EG: And then comedy and writing stuff. So the last few years in LA, I’ve been, I would say, at the intersection of entertainment, comedy, writing, you know, like meaningful climatey things, all that good stuff.

MT: What a segue way to the next question. So climate and comedy are the intersections of the podcast. And that’s pretty important for us at Generation180. So you’re a perfect fit for that as far as climate and comedy. And we know there’s been a ton of progress in that space as far as climate goes—tons of work to be done. So why is humor a helpful way to contribute to the anti-change climate, the climate-stay-the same-movement? We’re working on that. I’m going to workshop that name. How does humor help out with that? Why is that an important tool?

EG: Yeah you know, in the yearbook, when you write, like, “I love, you never change.” That’s what we’re trying to do to climate, right? Like, please don’t change. We love you, right? You know, you never change. I think a few things when I was created in a lab when Generation180 was looking for someone to do that podcast…

MT: I remember that. Yeah, a little bit of this, a little bit of Al Gore, a little bit of Spike Jones. 

EG: Spike Jones is like, do not tarnish my good name again. First, I help your show, and now look at you.

Man, I think it is so, so important. I think for a few reasons. If you talk to people about climate change, they get really serious. Right, there’s a weight to it. There’s an “Oh my goodness, are we really going to talk about this? This is heavy. I don’t want to ruin my morning” sort of thing. So I think for anyone to engage with anything around climate change and clean energy in a way that doesn’t feel heavy, in a way that doesn’t feel like here’s more bad news, I think…that touchpoint is really impactful. For people to be open to the conversation. Because not every time they have the conversation, it is doom and gloom.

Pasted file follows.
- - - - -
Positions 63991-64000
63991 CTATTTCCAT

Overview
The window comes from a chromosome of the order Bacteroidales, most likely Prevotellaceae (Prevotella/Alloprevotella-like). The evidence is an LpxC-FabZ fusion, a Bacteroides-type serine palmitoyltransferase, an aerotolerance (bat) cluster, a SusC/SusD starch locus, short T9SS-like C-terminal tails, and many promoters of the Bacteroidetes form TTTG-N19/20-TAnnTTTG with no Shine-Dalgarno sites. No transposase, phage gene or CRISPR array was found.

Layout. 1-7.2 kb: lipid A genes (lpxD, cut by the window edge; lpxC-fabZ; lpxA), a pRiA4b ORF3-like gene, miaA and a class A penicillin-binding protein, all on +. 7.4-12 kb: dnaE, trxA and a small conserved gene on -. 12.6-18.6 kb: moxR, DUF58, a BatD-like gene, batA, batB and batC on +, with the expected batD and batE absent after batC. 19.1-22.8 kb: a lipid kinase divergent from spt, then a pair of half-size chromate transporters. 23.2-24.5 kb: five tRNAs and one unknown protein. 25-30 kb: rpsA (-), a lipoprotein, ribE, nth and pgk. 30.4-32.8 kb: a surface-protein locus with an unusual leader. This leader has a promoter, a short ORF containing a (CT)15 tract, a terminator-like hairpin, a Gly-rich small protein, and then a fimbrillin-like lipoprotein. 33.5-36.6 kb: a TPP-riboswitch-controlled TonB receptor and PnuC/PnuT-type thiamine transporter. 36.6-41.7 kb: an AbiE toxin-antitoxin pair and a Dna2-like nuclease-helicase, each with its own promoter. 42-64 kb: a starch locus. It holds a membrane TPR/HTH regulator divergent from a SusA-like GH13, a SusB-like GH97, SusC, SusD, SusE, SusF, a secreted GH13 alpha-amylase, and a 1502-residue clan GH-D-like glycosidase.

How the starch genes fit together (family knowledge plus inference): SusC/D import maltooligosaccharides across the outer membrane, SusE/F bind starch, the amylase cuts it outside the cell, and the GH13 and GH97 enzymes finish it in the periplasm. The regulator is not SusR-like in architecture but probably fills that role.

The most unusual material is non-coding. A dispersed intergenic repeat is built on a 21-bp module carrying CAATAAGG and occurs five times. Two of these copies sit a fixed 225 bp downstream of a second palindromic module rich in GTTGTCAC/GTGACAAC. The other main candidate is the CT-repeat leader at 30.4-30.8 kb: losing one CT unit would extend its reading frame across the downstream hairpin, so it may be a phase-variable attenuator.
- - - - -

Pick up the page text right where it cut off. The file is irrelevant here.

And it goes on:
And I think the second thing is when we come from comedy, and this place of opportunity, your optimism, it is from an informed place. I think sometimes I tell people I’ve got this new podcast with this great organization, Generation180, it’s really awesome. And it’s Comedians Conquering Climate Change, and we’re trying to do this thing. And people are like, “Oh, are you delusional?” You know, “What is your angle? Delusion?” And I think I’m like, no. I don’t think you realize that there’s a ton of progress being done. We talk about this, literally, on every episode. It’s a bunch of good news—and some difficult news, right? We’re also not ignoring it. But the fact that we come from this place of optimism and opportunity is from an informed place. Is from the work that you’re doing, Generation180 and other nonprofits and even other companies, and especially what people and some politicians, some countries are doing.